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Bonds

Should you buy the 6-month or 1-year T-bill? Here's how we're deciding.

14 Jan 2023

We explore the pros and cons of purchasing a 6-month and 1-year Singapore T-bill in the upcoming auctions in January 2023.

6 month vs 1 year T-bill

TL;DR

  • The 6-month T-bill and 12-month T-bill are both offering a yield of about 4.2% per annum currently. 
  • The decision on whether to buy the 6-month T-bill or 12-month T-bill depends largely on your expectations on inflation and interest rates. 
  • The 1-year T-bill offers an opportunity to lock in interest rates and remove reinvestment risks for 1 year.
  • If you do not want to take a view on interest rates, we can consider building a diversified portfolio or bond ladder.  We can also consider our opportunity costs by comparing the interest rates on fixed deposit accounts.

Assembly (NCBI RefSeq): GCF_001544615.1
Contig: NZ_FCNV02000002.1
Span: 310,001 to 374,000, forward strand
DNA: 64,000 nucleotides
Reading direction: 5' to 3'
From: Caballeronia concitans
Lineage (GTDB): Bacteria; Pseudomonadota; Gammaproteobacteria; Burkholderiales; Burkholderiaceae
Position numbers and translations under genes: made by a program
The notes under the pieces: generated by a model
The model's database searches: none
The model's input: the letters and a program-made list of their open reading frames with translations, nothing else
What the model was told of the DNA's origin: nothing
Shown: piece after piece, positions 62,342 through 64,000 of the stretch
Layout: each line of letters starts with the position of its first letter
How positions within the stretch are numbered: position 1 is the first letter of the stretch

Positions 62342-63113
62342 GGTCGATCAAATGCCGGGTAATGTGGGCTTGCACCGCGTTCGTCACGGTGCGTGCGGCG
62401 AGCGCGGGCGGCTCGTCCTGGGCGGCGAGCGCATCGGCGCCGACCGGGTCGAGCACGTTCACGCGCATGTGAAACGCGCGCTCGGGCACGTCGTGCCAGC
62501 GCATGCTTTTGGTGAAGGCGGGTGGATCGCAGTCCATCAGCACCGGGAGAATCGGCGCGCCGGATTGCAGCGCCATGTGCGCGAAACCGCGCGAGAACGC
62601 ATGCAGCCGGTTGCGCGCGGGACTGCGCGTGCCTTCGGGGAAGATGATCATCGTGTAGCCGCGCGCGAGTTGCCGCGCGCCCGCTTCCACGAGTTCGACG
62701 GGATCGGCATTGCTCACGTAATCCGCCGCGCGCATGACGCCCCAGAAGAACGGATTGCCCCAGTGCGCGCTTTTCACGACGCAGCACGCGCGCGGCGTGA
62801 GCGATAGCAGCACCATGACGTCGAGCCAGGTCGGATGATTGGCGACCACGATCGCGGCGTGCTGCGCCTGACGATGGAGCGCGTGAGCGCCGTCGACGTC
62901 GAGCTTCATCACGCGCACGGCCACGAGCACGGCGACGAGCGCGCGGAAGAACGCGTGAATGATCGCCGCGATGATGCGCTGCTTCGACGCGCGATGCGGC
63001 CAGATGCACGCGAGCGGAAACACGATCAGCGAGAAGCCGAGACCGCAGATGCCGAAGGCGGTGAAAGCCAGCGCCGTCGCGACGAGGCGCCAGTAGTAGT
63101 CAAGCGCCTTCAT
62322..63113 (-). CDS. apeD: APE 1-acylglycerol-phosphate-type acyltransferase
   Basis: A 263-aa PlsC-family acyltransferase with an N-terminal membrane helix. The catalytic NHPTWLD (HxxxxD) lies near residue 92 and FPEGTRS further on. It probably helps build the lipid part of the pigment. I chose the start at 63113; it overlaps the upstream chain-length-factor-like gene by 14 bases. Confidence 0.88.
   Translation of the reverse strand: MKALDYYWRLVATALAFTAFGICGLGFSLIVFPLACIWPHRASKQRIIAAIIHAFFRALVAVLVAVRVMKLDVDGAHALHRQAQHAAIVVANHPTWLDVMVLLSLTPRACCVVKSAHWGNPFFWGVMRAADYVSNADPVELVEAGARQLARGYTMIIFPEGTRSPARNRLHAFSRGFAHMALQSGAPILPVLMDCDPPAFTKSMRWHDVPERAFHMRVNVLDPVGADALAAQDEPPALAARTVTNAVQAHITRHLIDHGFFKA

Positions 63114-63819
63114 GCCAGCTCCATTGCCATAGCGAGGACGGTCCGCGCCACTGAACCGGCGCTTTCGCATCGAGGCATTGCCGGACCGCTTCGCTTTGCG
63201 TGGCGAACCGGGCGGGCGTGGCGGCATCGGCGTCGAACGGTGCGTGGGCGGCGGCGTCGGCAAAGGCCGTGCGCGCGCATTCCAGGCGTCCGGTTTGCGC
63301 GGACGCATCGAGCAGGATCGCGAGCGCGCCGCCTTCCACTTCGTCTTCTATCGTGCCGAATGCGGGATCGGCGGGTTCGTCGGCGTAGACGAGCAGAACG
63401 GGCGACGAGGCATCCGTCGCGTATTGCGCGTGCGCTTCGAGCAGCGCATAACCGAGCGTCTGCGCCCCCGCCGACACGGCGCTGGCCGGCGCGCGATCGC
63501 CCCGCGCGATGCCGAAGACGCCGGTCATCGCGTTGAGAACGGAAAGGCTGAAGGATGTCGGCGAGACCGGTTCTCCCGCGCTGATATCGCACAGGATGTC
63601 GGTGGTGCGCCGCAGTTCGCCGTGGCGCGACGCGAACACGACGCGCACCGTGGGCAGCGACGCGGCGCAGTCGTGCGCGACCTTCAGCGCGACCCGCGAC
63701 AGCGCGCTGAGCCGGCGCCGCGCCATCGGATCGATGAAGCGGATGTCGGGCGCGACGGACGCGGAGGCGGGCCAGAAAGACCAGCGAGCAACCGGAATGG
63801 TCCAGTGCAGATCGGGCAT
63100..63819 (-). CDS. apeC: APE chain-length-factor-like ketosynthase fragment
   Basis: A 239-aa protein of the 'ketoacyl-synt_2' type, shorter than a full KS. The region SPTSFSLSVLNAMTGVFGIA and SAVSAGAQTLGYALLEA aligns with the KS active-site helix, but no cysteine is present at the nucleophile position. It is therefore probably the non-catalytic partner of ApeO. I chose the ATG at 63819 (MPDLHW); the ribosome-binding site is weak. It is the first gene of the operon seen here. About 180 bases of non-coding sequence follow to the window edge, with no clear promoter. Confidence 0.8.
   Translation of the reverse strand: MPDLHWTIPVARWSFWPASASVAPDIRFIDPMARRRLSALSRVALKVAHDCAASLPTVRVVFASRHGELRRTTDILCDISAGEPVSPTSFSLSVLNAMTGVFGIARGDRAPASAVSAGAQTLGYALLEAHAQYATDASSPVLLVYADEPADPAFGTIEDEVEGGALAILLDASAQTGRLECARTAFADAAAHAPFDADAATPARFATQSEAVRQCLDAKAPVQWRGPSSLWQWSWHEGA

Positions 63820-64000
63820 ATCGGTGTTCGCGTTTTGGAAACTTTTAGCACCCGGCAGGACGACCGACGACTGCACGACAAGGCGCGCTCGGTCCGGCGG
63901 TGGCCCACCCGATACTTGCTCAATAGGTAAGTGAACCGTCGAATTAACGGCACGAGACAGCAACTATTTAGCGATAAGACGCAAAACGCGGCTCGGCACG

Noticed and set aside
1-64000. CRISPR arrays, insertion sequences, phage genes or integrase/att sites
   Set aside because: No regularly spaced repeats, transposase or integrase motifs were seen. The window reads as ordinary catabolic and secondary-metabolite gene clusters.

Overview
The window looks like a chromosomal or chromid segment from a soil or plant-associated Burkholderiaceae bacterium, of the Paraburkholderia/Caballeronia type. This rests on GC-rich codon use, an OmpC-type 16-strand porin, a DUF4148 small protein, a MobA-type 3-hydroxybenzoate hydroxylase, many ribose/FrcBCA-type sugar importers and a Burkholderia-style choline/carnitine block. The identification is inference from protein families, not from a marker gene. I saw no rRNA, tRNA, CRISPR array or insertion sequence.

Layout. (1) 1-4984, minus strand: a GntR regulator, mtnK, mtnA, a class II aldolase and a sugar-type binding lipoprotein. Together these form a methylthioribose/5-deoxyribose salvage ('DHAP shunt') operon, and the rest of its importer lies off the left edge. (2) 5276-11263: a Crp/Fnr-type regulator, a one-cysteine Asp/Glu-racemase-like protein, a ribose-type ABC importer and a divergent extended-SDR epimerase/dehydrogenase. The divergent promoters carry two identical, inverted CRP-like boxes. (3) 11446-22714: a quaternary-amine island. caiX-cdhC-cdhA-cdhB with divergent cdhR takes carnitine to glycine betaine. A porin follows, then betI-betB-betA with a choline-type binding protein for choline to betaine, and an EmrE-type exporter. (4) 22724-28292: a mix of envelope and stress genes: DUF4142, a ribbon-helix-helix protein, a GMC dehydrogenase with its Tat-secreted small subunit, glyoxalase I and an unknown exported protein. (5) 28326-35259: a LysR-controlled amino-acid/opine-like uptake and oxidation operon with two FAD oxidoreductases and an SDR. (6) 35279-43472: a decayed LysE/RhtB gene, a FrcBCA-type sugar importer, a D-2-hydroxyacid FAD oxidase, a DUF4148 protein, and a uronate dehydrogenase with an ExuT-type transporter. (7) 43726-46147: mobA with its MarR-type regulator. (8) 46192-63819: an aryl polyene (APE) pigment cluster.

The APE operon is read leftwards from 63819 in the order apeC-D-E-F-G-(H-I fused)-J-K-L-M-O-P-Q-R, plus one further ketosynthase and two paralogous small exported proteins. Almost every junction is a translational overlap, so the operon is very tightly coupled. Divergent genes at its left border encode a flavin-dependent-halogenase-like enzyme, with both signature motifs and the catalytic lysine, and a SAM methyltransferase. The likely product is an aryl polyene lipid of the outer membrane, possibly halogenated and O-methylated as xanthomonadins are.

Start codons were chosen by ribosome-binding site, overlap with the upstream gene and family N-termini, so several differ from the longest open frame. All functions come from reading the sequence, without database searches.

What happened?

The financial markets often offer lots of opportunities at the start of the year. 

For investors of Singapore treasury bills (T-bills), the next few weeks will also be extremely busy with a number of auctions coming up.

Firstly, we have the 6-month T-bill (BS23101S) auction on 18 January.

Graphical user interface, application, table

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Source: MAS

Next, we have the 1-year T-bill (BY23100X) auction on 26 January. 

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Source: MAS

Lastly, we have the 10 year-SGS bond (NX22100W) auction on 27 January.